• Clear Expectation
  • If anyone isn’t ready, We Will Wait
    • The Power of Silence and Peers
examples close partners across the room partners table family department

ExamplesClose PartnersAcross the Room PartnersTable Family - Department

Grouping and Regrouping

Learners

close partners
Close Partners
  • When I say go….(Transition Signal)
  • Form groups of 2 or 3 with other colleagues who are sitting near you in the room but not at your table.
  • Share your lists of rules and procedures.
  • What as common and what was different?
table family discussion
Table Family Discussion
  • Please discuss the next slide I display…
  • What do each of you think?
according to recent studies
According To Recent Studies
  • What is the balance of teacher talk to student talk during a typical class period?
  • Studies show that teachers talk in a regular classroom between 80% and 90%of the time.
  • What effect does this have?
what is the effect
What is the effect?

Assuming a 50 minute class period

Teacher talk = 40 minutes

Student interaction with content/language = 10 minutes total for the class.

30 students in class

  • = 20 seconds (or less) per student
slide34

Boosting Retention

Average Retention Rate

after 24 hours

5%

Lecture

10%

Reading

20%

Audio-visual

30%

Demonstration

Discussion Groups

50%

75%

Practice by doing

90%

Teach others/immediate use of learning

Adapted from David Sousa’s figure 3.8

in his text, How the Brain Learns

a cross the room p artners
Across the Room Partners…
  • When I say go:
    • Form groups of 2 or 3 with colleagues not sitting near you in the room.
    • Introduce yourselves and prepare to discuss the next slide I display.
discussion topic
Discussion Topic
  • What cognitive routines do you use or see being used in classrooms at your school?
slide38

The Art and Science of Teaching

Content Segments

ADDRESSES CONTENT IN SPECIFIC WAYS

Interacting with New Knowledge

Generating/ Testing Hypotheses

Practicing and Deepening

38

content segments
Content Segments
  • Interact with new knowledge
  • Practice and deepen content
  • Generate and test hypothesis
slide40

On the Spot Segments

Student Engagement

Teacher/Student Relationships

Adherence to Rules and Procedures

High Expectations

ENACTED ON THE SPOT

40

Heflebower, Marzano Research Laboratory

cutting-edge research concrete strategies sustainable success

on the spot segments
On the Spot Segments
  • Student engagement
  • Adherence to rules and procedures
  • Teacher –student relationships
  • High expectations
blog reflection
Blog Reflection
  • Reflect on what we have discussed:
    • the importance of the classroom teacher
    • the importance of teaching cognitive routines
    • what routines might you begin the school year teaching
what must a district or school do1
What must a district or school do?
  • Develop a common language of teaching.
  • Provide opportunities for focused feedback and practice.
  • Provide opportunities for observing and discussing effective teaching.
  • Individual teacher growth and development plans on a yearly basis.
what must a district or school do2
What must a district or school do?
  • Develop a common language of teaching.
  • Provide opportunities for focused feedback and practice.
  • Provide opportunities for observing and discussing effective teaching.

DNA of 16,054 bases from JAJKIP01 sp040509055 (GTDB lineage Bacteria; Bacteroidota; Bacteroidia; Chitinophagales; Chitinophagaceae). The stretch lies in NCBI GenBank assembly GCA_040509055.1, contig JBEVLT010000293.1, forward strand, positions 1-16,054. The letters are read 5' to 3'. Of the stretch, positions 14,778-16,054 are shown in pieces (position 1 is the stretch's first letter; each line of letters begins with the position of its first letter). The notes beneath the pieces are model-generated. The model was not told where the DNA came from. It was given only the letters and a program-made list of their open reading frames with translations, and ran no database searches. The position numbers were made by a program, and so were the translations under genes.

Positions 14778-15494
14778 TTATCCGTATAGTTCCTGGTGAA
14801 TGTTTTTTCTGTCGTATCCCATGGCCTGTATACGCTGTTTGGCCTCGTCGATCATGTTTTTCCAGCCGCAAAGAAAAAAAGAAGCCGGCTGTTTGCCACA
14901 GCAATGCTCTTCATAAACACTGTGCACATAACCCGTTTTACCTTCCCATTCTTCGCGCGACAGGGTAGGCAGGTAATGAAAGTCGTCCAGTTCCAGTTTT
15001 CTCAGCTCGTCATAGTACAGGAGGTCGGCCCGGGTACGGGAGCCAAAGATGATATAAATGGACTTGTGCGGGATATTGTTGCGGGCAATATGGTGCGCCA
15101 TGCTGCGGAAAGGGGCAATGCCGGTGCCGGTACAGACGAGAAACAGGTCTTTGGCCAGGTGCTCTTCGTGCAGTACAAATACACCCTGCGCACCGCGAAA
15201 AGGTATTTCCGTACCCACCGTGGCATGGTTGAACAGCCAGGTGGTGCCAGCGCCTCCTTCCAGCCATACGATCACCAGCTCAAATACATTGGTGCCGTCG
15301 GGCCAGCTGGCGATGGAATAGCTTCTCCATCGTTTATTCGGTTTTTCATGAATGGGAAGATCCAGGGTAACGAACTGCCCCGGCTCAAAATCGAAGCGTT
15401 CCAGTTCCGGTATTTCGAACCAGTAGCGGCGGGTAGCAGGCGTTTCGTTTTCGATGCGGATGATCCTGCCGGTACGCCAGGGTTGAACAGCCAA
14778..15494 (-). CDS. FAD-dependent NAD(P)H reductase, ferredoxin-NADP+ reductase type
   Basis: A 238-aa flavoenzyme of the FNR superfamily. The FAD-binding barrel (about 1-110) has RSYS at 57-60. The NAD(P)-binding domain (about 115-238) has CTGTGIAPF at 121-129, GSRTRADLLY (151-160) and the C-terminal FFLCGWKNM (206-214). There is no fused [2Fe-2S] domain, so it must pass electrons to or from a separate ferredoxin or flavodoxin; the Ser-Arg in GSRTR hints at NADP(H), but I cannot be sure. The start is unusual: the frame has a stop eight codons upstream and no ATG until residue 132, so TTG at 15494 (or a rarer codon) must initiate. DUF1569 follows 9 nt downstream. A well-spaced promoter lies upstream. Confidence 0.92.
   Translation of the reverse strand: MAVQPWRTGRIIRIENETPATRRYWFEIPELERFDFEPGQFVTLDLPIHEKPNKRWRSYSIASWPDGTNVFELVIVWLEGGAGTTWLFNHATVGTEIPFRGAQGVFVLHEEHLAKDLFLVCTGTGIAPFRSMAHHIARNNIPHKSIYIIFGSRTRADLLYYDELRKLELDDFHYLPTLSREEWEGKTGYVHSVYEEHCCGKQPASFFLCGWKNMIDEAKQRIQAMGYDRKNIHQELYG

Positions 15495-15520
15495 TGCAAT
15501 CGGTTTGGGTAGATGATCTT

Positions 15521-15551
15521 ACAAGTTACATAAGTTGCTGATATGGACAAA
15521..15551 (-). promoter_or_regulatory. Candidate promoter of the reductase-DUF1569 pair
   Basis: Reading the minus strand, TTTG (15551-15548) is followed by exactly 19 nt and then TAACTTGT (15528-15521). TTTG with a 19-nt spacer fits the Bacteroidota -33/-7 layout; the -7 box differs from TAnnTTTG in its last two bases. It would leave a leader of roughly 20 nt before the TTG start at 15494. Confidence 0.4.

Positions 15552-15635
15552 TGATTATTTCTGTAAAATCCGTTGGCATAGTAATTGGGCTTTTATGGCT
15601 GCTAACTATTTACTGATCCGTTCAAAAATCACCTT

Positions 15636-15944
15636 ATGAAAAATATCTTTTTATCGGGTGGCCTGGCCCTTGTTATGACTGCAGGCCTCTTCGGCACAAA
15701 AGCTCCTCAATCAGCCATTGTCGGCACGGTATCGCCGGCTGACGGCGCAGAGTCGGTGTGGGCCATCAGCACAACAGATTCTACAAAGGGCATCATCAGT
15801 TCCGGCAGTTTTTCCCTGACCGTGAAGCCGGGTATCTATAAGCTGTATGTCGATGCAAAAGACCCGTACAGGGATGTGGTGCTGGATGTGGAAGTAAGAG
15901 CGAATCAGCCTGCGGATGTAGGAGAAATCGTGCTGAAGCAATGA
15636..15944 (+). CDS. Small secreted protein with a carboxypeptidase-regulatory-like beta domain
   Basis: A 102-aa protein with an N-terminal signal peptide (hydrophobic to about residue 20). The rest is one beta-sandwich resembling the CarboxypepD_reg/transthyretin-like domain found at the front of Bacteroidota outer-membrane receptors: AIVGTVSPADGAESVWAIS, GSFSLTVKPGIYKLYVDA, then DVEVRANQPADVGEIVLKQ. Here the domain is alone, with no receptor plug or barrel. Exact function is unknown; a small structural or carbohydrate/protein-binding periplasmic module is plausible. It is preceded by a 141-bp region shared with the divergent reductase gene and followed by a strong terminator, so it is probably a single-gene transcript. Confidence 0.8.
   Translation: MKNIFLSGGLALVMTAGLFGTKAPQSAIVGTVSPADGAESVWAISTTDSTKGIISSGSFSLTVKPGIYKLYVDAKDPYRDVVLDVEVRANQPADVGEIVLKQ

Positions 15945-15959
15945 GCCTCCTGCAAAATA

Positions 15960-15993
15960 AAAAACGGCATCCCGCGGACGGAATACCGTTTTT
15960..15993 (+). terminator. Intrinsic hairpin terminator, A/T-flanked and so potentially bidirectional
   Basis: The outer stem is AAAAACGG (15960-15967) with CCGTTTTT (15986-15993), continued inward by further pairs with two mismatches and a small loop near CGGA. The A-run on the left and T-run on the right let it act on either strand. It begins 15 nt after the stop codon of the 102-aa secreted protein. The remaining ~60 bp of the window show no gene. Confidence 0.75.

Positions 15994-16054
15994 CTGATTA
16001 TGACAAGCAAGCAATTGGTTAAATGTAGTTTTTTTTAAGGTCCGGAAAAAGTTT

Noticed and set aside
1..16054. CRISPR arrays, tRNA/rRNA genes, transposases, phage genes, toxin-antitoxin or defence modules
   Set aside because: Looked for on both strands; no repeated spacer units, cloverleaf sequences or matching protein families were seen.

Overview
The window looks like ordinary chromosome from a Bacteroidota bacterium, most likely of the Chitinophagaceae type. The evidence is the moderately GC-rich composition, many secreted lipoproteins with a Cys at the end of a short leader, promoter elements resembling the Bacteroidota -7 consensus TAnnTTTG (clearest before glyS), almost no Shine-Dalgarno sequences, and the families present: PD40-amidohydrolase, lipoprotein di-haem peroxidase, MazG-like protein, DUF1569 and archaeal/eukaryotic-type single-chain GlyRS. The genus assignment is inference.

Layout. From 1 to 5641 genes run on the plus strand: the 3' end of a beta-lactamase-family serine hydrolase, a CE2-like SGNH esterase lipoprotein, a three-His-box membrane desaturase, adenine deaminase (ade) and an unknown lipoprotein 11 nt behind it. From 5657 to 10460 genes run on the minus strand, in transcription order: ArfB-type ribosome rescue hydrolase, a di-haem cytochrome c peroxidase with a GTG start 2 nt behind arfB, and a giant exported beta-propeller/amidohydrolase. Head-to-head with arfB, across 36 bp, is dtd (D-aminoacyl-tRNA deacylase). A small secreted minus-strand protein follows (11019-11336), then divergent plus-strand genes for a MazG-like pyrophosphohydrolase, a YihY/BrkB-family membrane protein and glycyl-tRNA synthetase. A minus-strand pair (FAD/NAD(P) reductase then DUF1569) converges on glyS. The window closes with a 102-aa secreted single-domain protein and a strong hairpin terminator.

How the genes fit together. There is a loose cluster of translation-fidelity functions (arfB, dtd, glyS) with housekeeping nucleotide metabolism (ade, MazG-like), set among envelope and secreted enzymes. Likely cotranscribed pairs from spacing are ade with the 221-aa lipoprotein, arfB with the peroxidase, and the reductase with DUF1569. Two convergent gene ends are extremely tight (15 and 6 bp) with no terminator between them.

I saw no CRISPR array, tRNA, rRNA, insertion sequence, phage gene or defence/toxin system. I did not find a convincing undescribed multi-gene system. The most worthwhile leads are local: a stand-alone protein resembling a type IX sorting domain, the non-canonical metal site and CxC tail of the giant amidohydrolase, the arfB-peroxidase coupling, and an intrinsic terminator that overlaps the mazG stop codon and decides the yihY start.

• Individual teacher growth and development plans on a yearly basis.
feedback
Feedback
  • Teacher self-perception
  • Teacher self-observation
  • Observation data from peers, instructional coaches, supervisors
teacher self observation
Teacher Self Observation
  • Watch a video tape of their class – on their own.
  • Discuss in your department teams how this might work.
what must a district or school do3
What must a district or school do?
  • Develop a common language of teaching.
  • Provide opportunities for focused feedback and practice.
  • Provide opportunities for observing and discussing effective teaching.
  • Require individual teacher growth and development plans on a yearly basis.
opportunities to observe and discuss effective teaching
Opportunities to Observe and Discuss Effective Teaching
  • Instructional rounds
  • Expert coaches
  • Expert videos
  • Teacher-led PD
  • Virtual communities
watching experts
Watching Experts
  • Instructional Rounds:
    • Teams of teachers watch other experts
    • The purpose is to apply the observation to YOUR practice specifically:
      • How did this experience validate what I do?
      • What questions did this experience generate about what I’m doing in my own classroom?
      • What’s one this I might try in my classroom?
  • In your department teams discuss how this might work.
what must a district or school do4
What must a district or school do?
  • Develop a common language of teaching.
  • Provide opportunities for focused feedback and practice.
  • Provide opportunities for observing and discussing effective teaching.
  • Require individual teacher growth and development plans on a yearly basis.
discuss
Discuss
  • In your department groups:
    • The goals you set
    • How you plan to implement new strategies
    • What professional development you might need
    • Timeline
slide52
Blog
  • What is your goal?
  • What will you try?
  • What are your needs?
next steps
Next Steps
  • By September 23
    • Try a new strategy based on your department goal
    • Reflect using Kidblog
    • Be ready to discuss with your department
  • By the end of first quarter:
    • video 15 minutes of your class and complete a self reflection
resources
Resources
  • http://marzanoresearch.com/site
  • http://esu6mrl.wikispaces.com
  • http://esu6craftknowledge.wikispaces.com
  • ESU 6 YouTube: http://www.youtube.com/user/esu6pd